Submitted by Taps Coogan on the 3rd of December 2016 to The Sounding Line.
Long gone are the days of popular hysteria over ‘peak oil,’ the theory that global oil production was nearing its theoretical peak. The US shale oil revolution has essentially destroyed the predictions of imminent oil shortages and ushered in an era of exactly the opposite: persistent oil over production. Yet despite the allaying of peak oil fears, one thing has remained strikingly unchanged: per capita oil production. While total global oil production is still growing robustly, as the chart below shows, this is only half of the story. One must also consider the rising world population and its increasing energy demands.
When we look at global oil production on a per person basis, a very different trend emerges. After peaking in 1980, per capita global oil production declined and has flat-lined since 1982. Despite all of the hoopla about plentiful new oil prospects and resurgent American production, on a per capita basis, little has changed.
Meanwhile emerging markets have been working furiously since the 1980s to raise hundreds of millions of people out of poverty. We have seen the rise of large consumer classes in China, Brazil, India, Mexico and many other countries. Evidencing this trend, from the 1990s to today, global automobile sales have nearly doubled from about 40 million to 75 million units. With a rise out of poverty comes increasing demand for cars and transportation inevitably powered by oil.
These two seemingly contradictory trends raise an important question: if per capital oil production hasn’t increased since 1980, how can an increasing portion of a growing population be rising out of poverty and consuming more oil?
The answer is that the oil being consumed by the bourgeoning global consumer class has been freed up by nearly eliminating oil based electricity production. Globally, we haven’t produced more oil on a per capita basis; we have simply shifted oil usage from use in electricity, where it is easily replaced by coal and natural gas, to transportation where it is difficult to be replaced by other energy sources. Globally, electricity production from oil fell from 21% in 1973 to less than 4 % today. Improvements in fuel economy on the over hand have been mostly hype. A rough figure suggests that global automobile fuel economy has improved by less than 15% since the 1980s.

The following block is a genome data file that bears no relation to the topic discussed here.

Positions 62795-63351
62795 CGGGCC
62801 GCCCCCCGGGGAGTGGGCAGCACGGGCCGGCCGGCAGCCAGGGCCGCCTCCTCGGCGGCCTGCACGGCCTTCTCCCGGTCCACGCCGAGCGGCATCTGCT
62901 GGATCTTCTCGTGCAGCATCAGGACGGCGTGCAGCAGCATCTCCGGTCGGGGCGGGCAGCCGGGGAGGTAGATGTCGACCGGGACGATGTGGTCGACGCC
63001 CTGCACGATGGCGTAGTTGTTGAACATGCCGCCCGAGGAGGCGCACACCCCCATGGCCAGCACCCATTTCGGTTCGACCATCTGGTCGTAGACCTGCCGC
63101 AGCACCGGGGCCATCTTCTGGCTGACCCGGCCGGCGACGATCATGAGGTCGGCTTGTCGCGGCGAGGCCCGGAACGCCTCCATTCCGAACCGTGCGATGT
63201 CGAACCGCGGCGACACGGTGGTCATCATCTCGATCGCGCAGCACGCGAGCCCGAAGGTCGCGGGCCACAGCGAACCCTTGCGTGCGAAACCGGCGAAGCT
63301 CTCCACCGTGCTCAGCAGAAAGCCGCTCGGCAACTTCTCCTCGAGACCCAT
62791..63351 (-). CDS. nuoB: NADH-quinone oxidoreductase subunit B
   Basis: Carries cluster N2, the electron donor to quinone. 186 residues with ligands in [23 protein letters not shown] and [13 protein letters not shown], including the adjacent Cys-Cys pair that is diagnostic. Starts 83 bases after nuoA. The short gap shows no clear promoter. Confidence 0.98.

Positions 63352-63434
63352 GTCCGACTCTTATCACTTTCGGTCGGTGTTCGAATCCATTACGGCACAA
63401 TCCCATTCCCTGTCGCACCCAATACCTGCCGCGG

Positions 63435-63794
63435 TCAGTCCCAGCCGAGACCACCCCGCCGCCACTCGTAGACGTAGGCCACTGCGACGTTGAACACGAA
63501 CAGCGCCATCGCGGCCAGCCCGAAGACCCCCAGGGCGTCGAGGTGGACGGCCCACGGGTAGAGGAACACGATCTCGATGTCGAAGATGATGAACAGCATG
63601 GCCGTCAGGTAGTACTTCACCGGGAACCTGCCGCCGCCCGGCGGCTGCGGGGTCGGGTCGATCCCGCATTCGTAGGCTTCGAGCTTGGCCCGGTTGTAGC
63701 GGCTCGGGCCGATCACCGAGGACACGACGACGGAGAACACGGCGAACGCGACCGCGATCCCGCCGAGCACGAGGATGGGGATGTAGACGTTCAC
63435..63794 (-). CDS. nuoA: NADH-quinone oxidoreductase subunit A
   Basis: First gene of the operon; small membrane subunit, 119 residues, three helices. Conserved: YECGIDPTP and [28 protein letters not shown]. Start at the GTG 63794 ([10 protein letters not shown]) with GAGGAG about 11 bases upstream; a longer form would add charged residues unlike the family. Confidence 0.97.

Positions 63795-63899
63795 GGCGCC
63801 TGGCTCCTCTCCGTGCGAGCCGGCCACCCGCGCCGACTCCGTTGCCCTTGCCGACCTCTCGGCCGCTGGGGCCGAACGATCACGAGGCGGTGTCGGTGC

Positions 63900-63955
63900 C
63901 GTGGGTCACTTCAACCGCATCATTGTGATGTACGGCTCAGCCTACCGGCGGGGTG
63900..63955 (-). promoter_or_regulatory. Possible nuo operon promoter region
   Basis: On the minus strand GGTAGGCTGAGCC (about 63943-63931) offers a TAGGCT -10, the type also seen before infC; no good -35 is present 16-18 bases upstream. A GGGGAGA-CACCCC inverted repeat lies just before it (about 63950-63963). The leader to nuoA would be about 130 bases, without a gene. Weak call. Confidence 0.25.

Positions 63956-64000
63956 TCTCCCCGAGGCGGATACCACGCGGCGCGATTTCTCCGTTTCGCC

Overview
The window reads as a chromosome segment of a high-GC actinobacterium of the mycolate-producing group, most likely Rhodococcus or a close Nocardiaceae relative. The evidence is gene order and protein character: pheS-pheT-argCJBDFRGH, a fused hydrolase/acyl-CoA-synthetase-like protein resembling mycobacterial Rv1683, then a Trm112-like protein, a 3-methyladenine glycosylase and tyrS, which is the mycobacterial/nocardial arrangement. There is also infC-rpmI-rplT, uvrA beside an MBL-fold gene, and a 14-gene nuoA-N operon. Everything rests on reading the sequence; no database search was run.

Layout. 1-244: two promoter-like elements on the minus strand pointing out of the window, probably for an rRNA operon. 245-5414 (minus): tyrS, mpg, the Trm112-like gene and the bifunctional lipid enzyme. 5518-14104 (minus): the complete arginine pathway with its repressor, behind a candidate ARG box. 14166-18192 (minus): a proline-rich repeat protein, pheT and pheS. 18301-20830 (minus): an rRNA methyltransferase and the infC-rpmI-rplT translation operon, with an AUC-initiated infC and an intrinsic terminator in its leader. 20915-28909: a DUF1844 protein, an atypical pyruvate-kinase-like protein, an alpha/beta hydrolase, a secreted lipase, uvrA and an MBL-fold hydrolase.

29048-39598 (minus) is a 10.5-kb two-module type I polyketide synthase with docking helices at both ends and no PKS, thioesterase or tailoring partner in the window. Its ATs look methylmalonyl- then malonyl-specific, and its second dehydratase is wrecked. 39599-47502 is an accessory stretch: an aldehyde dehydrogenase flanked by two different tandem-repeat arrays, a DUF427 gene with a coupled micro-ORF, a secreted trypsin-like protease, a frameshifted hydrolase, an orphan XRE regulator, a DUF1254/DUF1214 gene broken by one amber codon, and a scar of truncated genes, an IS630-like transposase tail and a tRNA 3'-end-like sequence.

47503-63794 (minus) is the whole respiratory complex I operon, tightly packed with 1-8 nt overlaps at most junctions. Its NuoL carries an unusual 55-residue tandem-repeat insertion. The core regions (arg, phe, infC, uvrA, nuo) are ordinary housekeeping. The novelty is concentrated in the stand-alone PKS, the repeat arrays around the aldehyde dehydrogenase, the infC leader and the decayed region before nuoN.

Therein lies the problem. With nearly all of the oil that was once producing electricity now being used as transportation fuel, there really isn’t much slack left in the system for the oil demand associated with further growth of the world’s rapidly growing middle class. No longer can increased consumer demand for oil be offset by declining oil used for electricity production and despite all of the news about shale oil and tar sands, per capita oil production hasn’t increased in 36 years. That leaves only increased efficiency to free up per capita oil resources in the future and all indications suggests that that is a very slow road.
The long and short of it is that there are real constraints to accommodating the energy needs of a growing global middle class. We may not have reached peaked oil in the strict sense of the term, but it certainly looks like we have reached peak per capita oil and, as such, we may be soon reaching the limits of the expanding global consumer class. To avoid this fate, oil production would have to increase much faster than it has in the past 36 years, requiring both sustained advancements in exploration and production and much higher prices. For now, we are witnessing neither.
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